Workplace Safety Model

 Audio Podcast available at the bottom of this post or on itunes.
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Discussed in the video:

  • 0:50 The 3 components of the model
  • 3:01 How to use the model

Tony Collins with a model to help you get your head around workplace safety.

I remember in 2009, attending a workshop with a Dr Thomas Krause, who that year was named one of the Top 50 Most Influential H&S experts in the World. Up until that point I had read a lot around safety, experienced how people work and think about safety out in the field. I was helping to implement safety management systems and that the next step to take was address safety culture.

Eventually we will be talking about all these topics in detail, but today I want to give you a framework or around workplace safety.

Until the workshop, I had all these concepts in my head and it was difficult to decide what I should do to move things forward at work. The model is that safety is made up of three distinct components, which are:

1. Systems

2. Culture and

3. Leadership

Workplace Safety Model Frames Your Thinking

What I love about this model, is that when you are working on safety in your workplace, you can ask yourself which area am I working in, and what am I putting in place in the other areas to support what I’m doing.

If we look at these components, most of the time people focus on Systems. Systems are critical because they capture learnings from the past. Usually hard won lessons from other’s or your own experience. It is critical to create a system that allows learnings to be retained within the organisaiton or your business, and is not reliant on a few key individuals. Because one day, they will leave your business. Systems help shape your business., including safety.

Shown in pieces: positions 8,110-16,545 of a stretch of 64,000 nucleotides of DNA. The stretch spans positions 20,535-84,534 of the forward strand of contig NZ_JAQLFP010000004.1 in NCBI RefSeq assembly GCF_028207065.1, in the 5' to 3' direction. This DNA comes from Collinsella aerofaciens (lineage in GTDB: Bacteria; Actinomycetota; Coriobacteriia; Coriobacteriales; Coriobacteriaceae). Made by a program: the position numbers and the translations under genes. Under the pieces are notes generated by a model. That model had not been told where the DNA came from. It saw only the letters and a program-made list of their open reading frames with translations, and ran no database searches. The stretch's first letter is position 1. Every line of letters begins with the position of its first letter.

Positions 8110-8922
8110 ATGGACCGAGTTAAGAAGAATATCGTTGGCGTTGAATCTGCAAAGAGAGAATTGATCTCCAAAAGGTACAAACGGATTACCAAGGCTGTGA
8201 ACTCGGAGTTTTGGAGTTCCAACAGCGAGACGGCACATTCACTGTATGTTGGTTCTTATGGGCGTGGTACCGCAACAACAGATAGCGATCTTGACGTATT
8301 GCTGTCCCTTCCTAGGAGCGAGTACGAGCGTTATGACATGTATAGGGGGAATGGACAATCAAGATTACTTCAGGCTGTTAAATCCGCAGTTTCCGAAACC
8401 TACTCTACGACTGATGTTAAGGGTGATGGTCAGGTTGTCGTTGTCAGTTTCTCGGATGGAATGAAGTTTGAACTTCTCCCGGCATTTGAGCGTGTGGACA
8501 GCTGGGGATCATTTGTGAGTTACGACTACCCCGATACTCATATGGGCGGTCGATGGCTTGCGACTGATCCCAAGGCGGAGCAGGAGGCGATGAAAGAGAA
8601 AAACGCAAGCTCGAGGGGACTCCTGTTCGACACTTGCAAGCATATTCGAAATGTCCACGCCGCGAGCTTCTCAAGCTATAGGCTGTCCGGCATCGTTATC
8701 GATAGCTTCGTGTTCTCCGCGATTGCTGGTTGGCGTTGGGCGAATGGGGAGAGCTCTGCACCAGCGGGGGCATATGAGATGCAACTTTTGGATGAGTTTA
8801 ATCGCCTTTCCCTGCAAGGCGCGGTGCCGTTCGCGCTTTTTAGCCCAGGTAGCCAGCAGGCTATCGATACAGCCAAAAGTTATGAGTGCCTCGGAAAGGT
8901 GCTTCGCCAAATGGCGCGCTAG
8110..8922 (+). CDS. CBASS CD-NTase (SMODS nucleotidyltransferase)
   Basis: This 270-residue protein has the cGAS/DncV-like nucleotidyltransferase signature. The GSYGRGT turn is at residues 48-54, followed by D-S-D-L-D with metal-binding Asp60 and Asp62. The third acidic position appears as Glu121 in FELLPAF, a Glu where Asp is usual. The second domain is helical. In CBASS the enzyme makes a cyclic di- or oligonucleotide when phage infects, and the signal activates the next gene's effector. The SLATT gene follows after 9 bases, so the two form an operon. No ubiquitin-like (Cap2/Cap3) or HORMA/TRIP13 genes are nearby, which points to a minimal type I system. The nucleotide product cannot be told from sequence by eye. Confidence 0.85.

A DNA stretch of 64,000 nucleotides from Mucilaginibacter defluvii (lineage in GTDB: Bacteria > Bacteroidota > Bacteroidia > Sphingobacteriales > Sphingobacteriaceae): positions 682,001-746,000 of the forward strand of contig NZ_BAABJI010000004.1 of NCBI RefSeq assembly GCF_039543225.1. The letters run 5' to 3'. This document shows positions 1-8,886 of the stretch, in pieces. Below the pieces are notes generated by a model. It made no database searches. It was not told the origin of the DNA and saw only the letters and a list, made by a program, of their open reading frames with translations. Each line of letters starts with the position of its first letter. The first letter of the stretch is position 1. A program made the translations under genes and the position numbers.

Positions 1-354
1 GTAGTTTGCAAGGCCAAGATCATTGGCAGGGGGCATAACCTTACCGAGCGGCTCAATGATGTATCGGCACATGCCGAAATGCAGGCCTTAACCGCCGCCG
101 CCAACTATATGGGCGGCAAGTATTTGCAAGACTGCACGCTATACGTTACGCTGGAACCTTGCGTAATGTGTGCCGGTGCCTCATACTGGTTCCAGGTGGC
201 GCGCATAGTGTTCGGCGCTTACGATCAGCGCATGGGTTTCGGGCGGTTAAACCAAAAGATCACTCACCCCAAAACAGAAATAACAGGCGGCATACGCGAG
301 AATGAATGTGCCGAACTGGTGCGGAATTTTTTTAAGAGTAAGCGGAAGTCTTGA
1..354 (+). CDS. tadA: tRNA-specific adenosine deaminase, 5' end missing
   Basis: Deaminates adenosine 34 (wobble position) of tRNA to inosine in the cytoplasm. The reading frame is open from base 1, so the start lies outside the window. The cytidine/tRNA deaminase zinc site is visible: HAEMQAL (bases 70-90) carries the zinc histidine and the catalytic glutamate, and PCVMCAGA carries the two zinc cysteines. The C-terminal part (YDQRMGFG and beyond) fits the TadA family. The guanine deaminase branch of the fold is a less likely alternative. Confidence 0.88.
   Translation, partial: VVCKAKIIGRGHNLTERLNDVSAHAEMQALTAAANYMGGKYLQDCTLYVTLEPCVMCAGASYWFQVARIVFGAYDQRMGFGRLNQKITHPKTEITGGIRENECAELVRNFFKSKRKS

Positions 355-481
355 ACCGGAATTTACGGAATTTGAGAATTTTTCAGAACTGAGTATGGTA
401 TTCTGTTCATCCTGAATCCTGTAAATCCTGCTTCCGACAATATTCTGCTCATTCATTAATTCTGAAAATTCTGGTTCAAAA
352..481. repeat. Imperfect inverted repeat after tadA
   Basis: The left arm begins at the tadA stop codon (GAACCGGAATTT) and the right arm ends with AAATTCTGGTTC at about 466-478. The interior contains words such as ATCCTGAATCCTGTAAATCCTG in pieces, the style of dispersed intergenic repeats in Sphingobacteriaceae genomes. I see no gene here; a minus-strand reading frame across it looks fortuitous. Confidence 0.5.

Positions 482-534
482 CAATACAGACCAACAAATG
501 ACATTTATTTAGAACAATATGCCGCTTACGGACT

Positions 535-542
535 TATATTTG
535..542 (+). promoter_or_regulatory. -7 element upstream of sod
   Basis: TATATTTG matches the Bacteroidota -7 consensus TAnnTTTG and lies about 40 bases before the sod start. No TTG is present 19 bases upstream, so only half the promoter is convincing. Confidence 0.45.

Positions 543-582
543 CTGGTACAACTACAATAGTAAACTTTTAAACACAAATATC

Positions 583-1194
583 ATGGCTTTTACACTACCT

But what is the Culture thing. That is when the company values safety to the points it is shared belief throughout the company and those values become part of decision making so that decisions favour better safety outcomes. The problem with Culture it is difficult to measure or assign a number, as a Systems approach. But a classic example of a poor culture is have a company being at an audited systems level, but the safety manual stays on the bookshelf until the next audit so people can get on and do their work. That’s a classic example of misalignment of systems and culture.

Leadership of course drives and creates the culture. Leadership at all levels driven by personal ethic of the leaders towards safety.

The reason I like this model is we separate the three elements out in this model as it highlights how important these components are. In your workplace, the way to use this H&S model is when you are looking at doing any work, let’s say hazard management around a particular task, ask yourself what is the system, how to we involve the leader, how do we make this part of the culture of our workplace.

There are limits to models so if you have any others you’d like to share with the community, please add them to the comments section below.

This is Tony Collins at